So, I watched Beck shake his groove thing from the sidelines but not before there was a dramatic breach in security. A woman was wrestled out the door after she tried to crash the stage area. As she was forcibly removed, she screamed out: “Norm, what’s going on here? Help me, Norm.”
Seattle Mayor Norm Rice was standing on the balcony of a VIP area. He didn’t look too concerned. The audience applauded, and someone standing next to me said: “Man, that was really fresh.”
The show went off without a hitch, with Beck performing his latest hit, “The New Pollution,” and “Where It’s At,” from his Grammy-winning “Odelay” release.
Shortly after he left the stage, Beck hopped in a pseudo race car alongside Will Smith; Dreamworks honcho Jeffrey Katzenberg; the world’s richest man, Bill Gates; Weird Al; Karns; and Vince Vaughn, star of “Swingers,” for an Indy 500 race. Talk about some serious horsepower.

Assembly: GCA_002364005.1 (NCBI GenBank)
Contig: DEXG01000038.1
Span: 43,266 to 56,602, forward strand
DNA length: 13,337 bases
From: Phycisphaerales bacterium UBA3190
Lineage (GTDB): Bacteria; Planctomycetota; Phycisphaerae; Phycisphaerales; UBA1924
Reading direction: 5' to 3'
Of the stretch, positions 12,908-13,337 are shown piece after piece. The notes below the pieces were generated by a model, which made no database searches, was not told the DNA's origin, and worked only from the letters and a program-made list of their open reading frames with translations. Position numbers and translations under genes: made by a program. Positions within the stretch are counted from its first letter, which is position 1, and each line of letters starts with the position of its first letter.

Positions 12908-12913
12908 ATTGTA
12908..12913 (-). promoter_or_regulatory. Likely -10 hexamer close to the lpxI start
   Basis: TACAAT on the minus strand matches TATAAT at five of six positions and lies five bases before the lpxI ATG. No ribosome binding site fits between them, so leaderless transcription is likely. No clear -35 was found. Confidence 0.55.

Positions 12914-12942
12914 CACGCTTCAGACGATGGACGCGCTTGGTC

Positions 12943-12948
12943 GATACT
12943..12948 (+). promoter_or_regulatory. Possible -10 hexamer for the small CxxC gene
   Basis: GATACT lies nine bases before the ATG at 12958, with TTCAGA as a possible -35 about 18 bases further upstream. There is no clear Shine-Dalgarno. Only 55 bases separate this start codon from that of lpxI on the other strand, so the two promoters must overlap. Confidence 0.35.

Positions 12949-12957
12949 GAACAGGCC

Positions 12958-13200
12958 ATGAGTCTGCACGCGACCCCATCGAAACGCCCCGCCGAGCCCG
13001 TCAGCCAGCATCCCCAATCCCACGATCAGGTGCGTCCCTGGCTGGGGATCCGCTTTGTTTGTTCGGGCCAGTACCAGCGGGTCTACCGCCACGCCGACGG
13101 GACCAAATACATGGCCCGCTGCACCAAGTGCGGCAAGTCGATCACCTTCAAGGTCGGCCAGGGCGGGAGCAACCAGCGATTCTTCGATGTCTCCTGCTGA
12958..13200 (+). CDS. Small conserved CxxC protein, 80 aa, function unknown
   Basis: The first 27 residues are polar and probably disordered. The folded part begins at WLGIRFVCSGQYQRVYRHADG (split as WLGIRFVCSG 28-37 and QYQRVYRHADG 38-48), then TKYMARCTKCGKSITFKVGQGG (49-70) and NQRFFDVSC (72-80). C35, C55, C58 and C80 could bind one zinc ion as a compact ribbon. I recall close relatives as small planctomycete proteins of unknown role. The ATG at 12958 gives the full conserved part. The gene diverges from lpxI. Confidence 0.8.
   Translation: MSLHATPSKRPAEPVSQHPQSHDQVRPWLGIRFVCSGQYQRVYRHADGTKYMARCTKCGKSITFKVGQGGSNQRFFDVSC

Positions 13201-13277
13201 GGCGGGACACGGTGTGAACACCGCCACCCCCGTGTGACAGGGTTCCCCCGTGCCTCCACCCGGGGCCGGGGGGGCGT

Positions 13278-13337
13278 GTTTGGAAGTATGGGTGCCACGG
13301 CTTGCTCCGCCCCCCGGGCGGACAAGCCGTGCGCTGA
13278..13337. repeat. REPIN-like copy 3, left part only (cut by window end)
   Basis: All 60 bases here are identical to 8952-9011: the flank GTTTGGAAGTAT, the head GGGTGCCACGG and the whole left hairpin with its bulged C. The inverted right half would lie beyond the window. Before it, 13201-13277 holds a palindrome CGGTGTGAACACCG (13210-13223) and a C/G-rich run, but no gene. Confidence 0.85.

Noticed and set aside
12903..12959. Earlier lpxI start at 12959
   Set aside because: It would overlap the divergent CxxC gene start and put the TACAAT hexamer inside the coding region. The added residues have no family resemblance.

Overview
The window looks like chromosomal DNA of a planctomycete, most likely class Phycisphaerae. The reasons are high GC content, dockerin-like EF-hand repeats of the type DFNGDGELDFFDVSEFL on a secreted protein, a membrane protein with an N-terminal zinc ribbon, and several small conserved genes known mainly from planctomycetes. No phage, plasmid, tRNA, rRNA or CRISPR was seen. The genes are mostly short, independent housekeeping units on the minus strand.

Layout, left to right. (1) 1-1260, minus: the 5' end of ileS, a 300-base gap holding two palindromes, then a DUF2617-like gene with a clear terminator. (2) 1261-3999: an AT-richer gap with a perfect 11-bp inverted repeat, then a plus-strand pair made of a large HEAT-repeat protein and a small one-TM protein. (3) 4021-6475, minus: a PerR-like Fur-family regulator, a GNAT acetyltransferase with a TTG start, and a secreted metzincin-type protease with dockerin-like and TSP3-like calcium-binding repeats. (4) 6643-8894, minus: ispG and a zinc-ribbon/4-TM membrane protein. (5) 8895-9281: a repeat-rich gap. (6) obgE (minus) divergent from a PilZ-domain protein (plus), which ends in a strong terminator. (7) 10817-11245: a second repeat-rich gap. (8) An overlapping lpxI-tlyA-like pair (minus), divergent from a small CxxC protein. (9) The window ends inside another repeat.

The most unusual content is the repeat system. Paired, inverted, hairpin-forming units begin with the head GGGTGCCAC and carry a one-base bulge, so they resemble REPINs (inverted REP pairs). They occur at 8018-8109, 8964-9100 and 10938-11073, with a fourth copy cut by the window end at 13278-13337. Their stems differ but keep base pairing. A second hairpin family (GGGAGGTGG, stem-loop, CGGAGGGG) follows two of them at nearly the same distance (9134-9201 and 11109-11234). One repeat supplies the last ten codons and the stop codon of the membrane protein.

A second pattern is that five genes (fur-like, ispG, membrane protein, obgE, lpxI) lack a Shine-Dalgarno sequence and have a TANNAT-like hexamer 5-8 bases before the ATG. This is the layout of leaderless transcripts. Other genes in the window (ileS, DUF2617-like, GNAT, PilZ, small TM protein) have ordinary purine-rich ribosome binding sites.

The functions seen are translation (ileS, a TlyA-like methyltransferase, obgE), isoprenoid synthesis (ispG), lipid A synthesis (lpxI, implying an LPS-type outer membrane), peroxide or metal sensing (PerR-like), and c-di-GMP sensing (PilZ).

Gates, by the way, was not a particularly imposing figure in person. While the crowds parted for him wherever he strolled, he was having a bad hair day. You’d think a guy with that much money could get a decent haircut.
As the MTV broadcast faded out with Coolio instructing everyone: “Gotta gotta get up to get down,” celebs gathered for a final photo op. That’s when I got a chance to say hello to Beck.
He replied: “Hi, how you doing?” and looked like he wanted to chat some more, but his handlers rushed him toward his next assignment. Probably challenging Gillian Anderson on the slopes of the very cool Alpine Racer game.
When I left and the valet pulled up in my beat-up Honda next to sleek limos, I couldn’t resist asking: “Was this the ugliest car you parked all night?”
Yeah, it was, he said, smiling.
, DataTimes ILLUSTRATION: 2 Color Photos
MEMO: This sidebar appeared with the story: Sega GameWorks Seattle, 1511 Seventh St., Seattle. Phone: (206)283-4263 E-mail: gameworksseattle.com Hours: Monday-Thursday, 10 a.m. to midnight; Friday and Saturday, 10 a.m.-1 a.m.; Sunday, 10 a.m.-11 p.m. All ages admitted. No cover.